During the February Board of Trustees meeting, seven Colorado College faculty members were awarded tenure. Effective July 1, 2017, Helen Daly (philosophy), Scott Krzych (film and media studies), Christina Leza (anthropology), Corina McKendry (political science), Habiba Vaghoo (chemistry and biochemistry), Dana Wolfe (political science), and Naomi Wood (Spanish and Portuguese) will be promoted to the Associate Professor position. On Feb. 27, President Jill Tiefenthaler and Dean Sandi Wong informed the faculty of their promotion with a celebratory bottle of champagne.
According to the Faculty Handbook, “The award of tenure attests to the College’s judgment that a faculty member has demonstrated a level of ability and achievement as both teacher and scholar that is consistent with the professional standards of the nation’s premier liberal arts colleges. The award of tenure expresses—as well as the college’s confidence—that the faculty member will contribute significantly to the intellectual and collegial life of the college over an extended professional career.”
As one of the greatest distinguishers in the academic community, tenure adds another layer of credibility, integrity, and insurance to a professor’s work. “Tenure is what allows faculty to teach and research with integrity,” said Professor Helen Daly. “It takes courage to challenge a dominant theory even when your job is secure, and it could wreck your career to challenge a dominant theory when your colleagues can fire you for disagreeing with them. If we want new ideas, pursued with sincerity and integrity, we need faculty who are free to follow the evidence as they see it, without concern for what’s politically acceptable. Faculty who feel insecure in their jobs may question their ability to teach with integrity.” Essentially, tenure separates a professor’s job security from academically-based scrutiny or criticism. With the demand for censorship and trigger warnings on the rise from parents and students at colleges and universities across the country, tenure allows professors to approach both their research and teaching methods without fear of sudden retaliation or retribution.
However, with school budgets shrinking across the country, the number of tenured professors, especially at larger public universities, is drastically decreasing, making tenure-track and tenure even harder to come by. Schools are increasingly choosing to contract with professors for one or two years. This arrangement often includes more strenuous class schedules for professors and sometimes juggling courses at more than one school, potentially reducing a professor’s time and ability to conduct research.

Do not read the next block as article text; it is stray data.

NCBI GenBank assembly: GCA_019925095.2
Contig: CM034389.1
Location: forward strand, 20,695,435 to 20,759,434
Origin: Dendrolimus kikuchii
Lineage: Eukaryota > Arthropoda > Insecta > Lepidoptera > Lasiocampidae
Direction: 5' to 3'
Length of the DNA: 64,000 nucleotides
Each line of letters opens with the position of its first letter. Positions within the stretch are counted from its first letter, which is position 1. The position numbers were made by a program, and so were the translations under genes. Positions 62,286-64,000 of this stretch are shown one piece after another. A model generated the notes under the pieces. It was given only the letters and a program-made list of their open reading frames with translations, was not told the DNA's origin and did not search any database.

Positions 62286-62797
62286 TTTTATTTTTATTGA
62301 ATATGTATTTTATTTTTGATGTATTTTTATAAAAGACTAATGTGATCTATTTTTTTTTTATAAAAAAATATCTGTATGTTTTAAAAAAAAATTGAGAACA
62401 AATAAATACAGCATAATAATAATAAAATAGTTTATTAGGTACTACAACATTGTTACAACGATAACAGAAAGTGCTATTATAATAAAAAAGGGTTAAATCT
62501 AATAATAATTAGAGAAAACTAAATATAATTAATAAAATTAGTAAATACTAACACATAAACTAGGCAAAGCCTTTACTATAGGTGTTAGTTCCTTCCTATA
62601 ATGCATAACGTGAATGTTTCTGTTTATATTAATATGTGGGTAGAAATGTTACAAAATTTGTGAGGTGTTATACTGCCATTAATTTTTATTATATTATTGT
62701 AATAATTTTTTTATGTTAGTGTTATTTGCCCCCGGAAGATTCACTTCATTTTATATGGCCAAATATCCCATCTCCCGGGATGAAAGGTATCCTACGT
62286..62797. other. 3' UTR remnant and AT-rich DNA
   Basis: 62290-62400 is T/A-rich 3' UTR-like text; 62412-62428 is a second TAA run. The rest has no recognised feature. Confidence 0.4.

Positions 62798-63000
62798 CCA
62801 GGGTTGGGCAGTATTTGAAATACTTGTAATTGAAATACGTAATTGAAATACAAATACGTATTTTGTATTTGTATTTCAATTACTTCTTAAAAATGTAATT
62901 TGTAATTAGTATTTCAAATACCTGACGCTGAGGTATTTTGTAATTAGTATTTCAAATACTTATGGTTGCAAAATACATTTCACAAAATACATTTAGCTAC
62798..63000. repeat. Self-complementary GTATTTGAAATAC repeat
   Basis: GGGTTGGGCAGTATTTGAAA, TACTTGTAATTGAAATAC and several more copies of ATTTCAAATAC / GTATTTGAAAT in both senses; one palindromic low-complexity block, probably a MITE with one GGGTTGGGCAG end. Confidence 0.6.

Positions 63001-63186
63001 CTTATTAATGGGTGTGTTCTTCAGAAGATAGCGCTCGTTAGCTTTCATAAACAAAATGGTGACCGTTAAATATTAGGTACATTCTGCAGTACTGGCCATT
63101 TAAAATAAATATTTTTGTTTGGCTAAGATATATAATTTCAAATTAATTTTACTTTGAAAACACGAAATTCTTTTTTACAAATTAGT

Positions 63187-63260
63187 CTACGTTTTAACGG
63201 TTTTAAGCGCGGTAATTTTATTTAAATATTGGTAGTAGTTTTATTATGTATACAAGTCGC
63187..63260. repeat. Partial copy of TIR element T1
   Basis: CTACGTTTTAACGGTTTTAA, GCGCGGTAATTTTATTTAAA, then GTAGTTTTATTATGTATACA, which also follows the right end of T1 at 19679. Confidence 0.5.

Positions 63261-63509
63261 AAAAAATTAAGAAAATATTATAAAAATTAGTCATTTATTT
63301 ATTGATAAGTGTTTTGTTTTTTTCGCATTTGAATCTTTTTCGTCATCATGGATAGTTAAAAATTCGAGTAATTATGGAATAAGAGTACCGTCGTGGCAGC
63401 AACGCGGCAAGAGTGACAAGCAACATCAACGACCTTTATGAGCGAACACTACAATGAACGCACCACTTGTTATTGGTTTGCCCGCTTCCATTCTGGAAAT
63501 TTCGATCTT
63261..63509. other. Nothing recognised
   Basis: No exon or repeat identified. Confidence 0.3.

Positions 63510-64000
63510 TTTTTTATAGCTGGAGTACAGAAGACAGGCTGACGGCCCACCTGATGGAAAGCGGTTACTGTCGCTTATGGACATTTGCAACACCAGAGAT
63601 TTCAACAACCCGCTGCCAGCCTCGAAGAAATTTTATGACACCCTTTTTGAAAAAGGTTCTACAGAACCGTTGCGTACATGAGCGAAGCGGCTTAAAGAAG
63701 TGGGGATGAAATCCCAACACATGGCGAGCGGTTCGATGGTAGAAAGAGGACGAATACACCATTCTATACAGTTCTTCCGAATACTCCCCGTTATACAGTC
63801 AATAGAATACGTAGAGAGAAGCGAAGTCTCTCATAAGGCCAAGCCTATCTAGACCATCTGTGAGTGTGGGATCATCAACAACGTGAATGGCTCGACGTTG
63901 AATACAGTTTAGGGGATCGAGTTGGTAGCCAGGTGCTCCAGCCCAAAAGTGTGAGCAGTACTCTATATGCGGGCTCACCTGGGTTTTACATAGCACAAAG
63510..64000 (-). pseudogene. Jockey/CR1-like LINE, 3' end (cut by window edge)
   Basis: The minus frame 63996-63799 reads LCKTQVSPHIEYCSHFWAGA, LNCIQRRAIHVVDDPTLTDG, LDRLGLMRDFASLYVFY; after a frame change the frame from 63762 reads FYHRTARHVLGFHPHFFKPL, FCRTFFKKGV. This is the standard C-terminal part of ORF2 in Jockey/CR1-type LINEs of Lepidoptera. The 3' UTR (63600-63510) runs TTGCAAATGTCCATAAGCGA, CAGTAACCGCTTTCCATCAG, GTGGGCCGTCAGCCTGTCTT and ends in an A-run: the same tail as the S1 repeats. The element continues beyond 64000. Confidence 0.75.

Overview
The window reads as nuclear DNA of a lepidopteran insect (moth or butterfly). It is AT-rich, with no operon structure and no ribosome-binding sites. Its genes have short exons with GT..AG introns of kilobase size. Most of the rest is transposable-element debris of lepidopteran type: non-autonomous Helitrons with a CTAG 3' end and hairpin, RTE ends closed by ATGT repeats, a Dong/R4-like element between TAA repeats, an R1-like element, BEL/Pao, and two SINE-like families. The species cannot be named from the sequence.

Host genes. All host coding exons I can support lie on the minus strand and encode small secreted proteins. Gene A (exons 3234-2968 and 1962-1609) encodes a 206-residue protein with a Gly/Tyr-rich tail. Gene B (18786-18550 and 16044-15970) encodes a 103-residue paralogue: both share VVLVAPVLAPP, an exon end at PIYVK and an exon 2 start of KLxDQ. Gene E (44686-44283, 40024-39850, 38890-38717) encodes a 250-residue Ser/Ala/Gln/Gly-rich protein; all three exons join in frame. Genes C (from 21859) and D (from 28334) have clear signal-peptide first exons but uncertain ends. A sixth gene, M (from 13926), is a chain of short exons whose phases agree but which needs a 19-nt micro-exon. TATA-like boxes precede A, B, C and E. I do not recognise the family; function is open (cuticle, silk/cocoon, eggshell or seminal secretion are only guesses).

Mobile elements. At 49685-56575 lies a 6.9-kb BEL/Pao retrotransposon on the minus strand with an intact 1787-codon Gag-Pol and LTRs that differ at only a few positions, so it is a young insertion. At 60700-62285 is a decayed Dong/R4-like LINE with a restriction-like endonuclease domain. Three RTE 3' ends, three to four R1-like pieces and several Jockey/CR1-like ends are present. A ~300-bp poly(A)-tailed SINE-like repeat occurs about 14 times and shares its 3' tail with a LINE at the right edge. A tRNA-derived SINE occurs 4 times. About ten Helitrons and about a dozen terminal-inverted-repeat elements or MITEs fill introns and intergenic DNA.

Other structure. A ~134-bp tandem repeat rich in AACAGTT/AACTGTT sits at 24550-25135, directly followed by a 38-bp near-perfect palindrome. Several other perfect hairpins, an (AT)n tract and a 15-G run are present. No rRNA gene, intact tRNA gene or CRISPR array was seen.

For a professor to earn tenure at CC, they must demonstrate their ability to teach, conduct research, and show a willingness to help govern the college. In addition, each department has their own subject-specific criteria that the professor must meet. According to President Tiefenthaler, candidates are not compared to each other, but rather to the standard set by CC. When hired to tenure-track positions, professors undergo a three-year review before undergoing the full tenure review during their sixth year at CC. During their review, a professor’s tenure file—containing evaluations, peer and student reviews, letters from the college, professional statements, and the like—is evaluated by peers, the Personnel Council, the Dean of Faculty, the President and, finally, the Board of Trustees. Each level of review adds more comments and recommendations, but ultimately the Board of Trustees, taking into consideration the opinions of peers, students, Deans, and the President, have the final word. Failure to obtain tenure after their evaluation results in the professor leaving CC to seek another position.